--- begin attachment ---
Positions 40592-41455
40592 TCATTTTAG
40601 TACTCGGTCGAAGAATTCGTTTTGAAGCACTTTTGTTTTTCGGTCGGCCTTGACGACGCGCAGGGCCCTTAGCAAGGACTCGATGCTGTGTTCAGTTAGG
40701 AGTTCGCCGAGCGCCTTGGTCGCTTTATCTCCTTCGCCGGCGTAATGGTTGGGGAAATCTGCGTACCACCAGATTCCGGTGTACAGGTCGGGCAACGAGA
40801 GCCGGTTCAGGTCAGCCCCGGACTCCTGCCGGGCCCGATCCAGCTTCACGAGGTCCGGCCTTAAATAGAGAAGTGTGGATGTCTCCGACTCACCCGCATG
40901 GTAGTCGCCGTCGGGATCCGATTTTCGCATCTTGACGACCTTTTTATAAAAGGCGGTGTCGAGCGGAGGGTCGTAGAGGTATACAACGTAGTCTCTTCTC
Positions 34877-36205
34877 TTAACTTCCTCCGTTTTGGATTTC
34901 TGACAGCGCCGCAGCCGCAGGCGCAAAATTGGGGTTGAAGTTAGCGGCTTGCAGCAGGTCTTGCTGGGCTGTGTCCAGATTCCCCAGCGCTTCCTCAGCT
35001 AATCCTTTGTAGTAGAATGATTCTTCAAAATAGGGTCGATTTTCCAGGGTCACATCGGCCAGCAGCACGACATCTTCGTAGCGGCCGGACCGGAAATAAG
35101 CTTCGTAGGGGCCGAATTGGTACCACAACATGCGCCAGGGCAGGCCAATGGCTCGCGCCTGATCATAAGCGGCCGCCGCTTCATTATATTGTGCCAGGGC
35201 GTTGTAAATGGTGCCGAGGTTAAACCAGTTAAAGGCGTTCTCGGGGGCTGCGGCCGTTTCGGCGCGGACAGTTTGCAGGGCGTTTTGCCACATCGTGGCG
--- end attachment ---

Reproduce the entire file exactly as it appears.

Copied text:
Positions 40592-41455
40592 TCATTTTAG
40601 TACTCGGTCGAAGAATTCGTTTTGAAGCACTTTTGTTTTTCGGTCGGCCTTGACGACGCGCAGGGCCCTTAGCAAGGACTCGATGCTGTGTTCAGTTAGG
40701 AGTTCGCCGAGCGCCTTGGTCGCTTTATCTCCTTCGCCGGCGTAATGGTTGGGGAAATCTGCGTACCACCAGATTCCGGTGTACAGGTCGGGCAACGAGA
40801 GCCGGTTCAGGTCAGCCCCGGACTCCTGCCGGGCCCGATCCAGCTTCACGAGGTCCGGCCTTAAATAGAGAAGTGTGGATGTCTCCGACTCACCCGCATG
40901 GTAGTCGCCGTCGGGATCCGATTTTCGCATCTTGACGACCTTTTTATAAAAGGCGGTGTCGAGCGGAGGGTCGTAGAGGTATACAACGTAGTCTCTTCTC
Positions 34877-36205
34877 TTAACTTCCTCCGTTTTGGATTTC
34901 TGACAGCGCCGCAGCCGCAGGCGCAAAATTGGGGTTGAAGTTAGCGGCTTGCAGCAGGTCTTGCTGGGCTGTGTCCAGATTCCCCAGCGCTTCCTCAGCT
35001 AATCCTTTGTAGTAGAATGATTCTTCAAAATAGGGTCGATTTTCCAGGGTCACATCGGCCAGCAGCACGACATCTTCGTAGCGGCCGGACCGGAAATAAG
35101 CTTCGTAGGGGCCGAATTGGTACCACAACATGCGCCAGGGCAGGCCAATGGCTCGCGCCTGATCATAAGCGGCCGCCGCTTCATTATATTGTGCCAGGGC
35201 GTTGTAAATGGTGCCGAGGTTAAACCAGTTAAAGGCGTTCTCGGGGGCTGCGGCCGTTTCGGCGCGGACAGTTTGCAGGGCGTTTTGCCACATCGTGGCG